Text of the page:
The US needs an additional $3 billion to remove Huawei and ZTE from US networks

The US Communications Regulatory Authority has asked Congress to fund it with another $3 billion, so it can end its plan to take China’s Huawei and ZTE out of US networks, known as the “removal” program, which would bring the total cost to about $4.9 billion.

In a letter to Senator Maria Cantwell, chair of the Commerce, Science and Transportation Committee, FCC Chair Jessica Rosenworsel asked, “All cost estimates for Huawei and ZTE take out and $4.98 billion be paid.

Although Congress has allocated just $1.9 billion to fund the operation, US companies will be able to pay only roughly 40 percent of the cost, reflecting the current $3.08 billion funding gap.

In the absence of additional funding, Jessica Rosenworsel stressed that the authority will use the prioritization scheme set by Congress, to complete the removal plan and remove Huawei and ZTE from its communications network, in which the two companies contribute very significantly, especially in the southern and remote regions.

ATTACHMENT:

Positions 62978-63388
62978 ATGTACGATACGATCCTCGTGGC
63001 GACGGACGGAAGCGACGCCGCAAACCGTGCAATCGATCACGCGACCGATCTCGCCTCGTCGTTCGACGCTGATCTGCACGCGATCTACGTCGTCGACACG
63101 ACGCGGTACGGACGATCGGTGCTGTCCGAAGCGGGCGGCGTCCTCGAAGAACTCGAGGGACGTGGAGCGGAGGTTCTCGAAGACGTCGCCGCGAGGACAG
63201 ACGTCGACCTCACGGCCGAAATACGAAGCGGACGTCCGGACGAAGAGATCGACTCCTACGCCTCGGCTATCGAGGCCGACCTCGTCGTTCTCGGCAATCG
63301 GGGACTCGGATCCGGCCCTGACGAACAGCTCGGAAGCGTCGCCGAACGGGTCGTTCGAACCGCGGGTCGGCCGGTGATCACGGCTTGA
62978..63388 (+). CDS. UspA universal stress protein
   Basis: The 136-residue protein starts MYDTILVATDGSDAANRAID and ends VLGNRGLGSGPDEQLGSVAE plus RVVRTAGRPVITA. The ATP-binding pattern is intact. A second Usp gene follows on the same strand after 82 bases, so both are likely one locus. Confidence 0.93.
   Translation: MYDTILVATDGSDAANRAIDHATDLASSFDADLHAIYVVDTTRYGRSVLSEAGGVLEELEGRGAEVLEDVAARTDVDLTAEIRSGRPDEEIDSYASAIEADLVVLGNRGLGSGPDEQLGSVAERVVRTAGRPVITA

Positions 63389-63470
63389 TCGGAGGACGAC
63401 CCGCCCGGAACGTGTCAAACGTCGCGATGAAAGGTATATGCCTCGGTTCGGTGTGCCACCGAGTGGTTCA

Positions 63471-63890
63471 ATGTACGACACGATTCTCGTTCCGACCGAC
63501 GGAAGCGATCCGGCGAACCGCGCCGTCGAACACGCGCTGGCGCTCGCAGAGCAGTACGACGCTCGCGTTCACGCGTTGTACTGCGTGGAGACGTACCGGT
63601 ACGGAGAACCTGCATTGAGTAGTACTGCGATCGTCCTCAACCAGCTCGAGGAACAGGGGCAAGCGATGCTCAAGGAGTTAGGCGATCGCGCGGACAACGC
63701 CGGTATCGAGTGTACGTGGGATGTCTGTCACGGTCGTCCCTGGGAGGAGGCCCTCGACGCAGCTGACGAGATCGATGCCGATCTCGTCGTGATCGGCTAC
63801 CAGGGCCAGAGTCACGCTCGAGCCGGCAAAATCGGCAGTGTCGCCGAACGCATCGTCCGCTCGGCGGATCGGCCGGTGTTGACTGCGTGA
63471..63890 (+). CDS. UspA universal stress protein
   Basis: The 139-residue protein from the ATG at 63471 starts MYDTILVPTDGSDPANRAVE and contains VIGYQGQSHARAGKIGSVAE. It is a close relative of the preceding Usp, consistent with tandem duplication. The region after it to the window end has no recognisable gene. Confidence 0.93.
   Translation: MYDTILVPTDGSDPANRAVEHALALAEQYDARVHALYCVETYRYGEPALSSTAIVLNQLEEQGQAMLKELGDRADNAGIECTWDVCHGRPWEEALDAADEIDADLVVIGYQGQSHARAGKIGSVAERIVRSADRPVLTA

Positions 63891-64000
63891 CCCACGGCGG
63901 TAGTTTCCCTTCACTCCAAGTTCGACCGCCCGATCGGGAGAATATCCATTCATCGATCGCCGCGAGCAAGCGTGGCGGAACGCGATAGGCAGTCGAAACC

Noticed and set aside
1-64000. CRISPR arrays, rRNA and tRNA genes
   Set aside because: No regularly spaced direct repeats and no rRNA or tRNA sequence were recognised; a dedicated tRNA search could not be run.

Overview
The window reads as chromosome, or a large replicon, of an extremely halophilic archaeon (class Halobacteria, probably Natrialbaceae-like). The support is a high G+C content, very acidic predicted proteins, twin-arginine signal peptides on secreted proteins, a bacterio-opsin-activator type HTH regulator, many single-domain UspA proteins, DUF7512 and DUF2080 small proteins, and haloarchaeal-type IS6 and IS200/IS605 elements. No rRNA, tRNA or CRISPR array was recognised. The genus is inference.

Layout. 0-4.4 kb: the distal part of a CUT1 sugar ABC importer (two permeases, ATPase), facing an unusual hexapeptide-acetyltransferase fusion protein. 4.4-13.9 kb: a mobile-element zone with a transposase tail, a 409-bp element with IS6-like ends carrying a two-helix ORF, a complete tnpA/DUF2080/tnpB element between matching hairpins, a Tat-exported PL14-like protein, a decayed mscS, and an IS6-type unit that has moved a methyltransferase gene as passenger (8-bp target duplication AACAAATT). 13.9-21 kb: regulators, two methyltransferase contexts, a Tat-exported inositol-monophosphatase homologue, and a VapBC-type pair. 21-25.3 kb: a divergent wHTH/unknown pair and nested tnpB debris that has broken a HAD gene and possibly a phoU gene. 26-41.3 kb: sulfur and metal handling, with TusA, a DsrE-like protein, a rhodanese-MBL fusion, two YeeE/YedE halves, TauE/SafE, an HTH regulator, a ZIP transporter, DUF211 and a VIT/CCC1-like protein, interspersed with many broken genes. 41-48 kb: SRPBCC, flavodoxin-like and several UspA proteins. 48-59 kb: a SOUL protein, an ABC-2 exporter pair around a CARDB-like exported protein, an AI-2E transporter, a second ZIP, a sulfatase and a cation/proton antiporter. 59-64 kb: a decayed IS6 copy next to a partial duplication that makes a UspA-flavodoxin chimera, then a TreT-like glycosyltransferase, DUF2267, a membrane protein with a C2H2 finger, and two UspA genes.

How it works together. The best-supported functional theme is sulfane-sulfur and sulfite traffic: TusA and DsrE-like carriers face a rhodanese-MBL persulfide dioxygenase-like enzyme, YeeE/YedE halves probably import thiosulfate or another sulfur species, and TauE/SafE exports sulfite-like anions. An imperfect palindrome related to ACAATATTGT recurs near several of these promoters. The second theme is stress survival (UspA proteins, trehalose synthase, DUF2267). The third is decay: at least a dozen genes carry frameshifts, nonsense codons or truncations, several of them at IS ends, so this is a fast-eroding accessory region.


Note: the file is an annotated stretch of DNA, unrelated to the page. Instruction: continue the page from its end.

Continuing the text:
In 2019, the US Congress passed a bill calling for the FCC to compel US telecom operators that receive federal subsidies to work to “remove networks of communications equipment that pose a threat to national security,” and promised compensation, allocating only $1.9 billion to fund the so-called program “Removal”.

In a related context, reports revealed that the Chinese company, Huawei, is seeking to develop a processor for its smartphones that competes with American technologies within a secret program, in an attempt to bypass the American sanctions imposed on it, which deprived it of using American technology.

Huawei’s secret program includes hiring dozens of highly trained engineers to help develop the new processor program, as the hiring spree represents the latest effort by the Chinese technology giant, Huawei, to develop technologies for its upcoming phones and devices.

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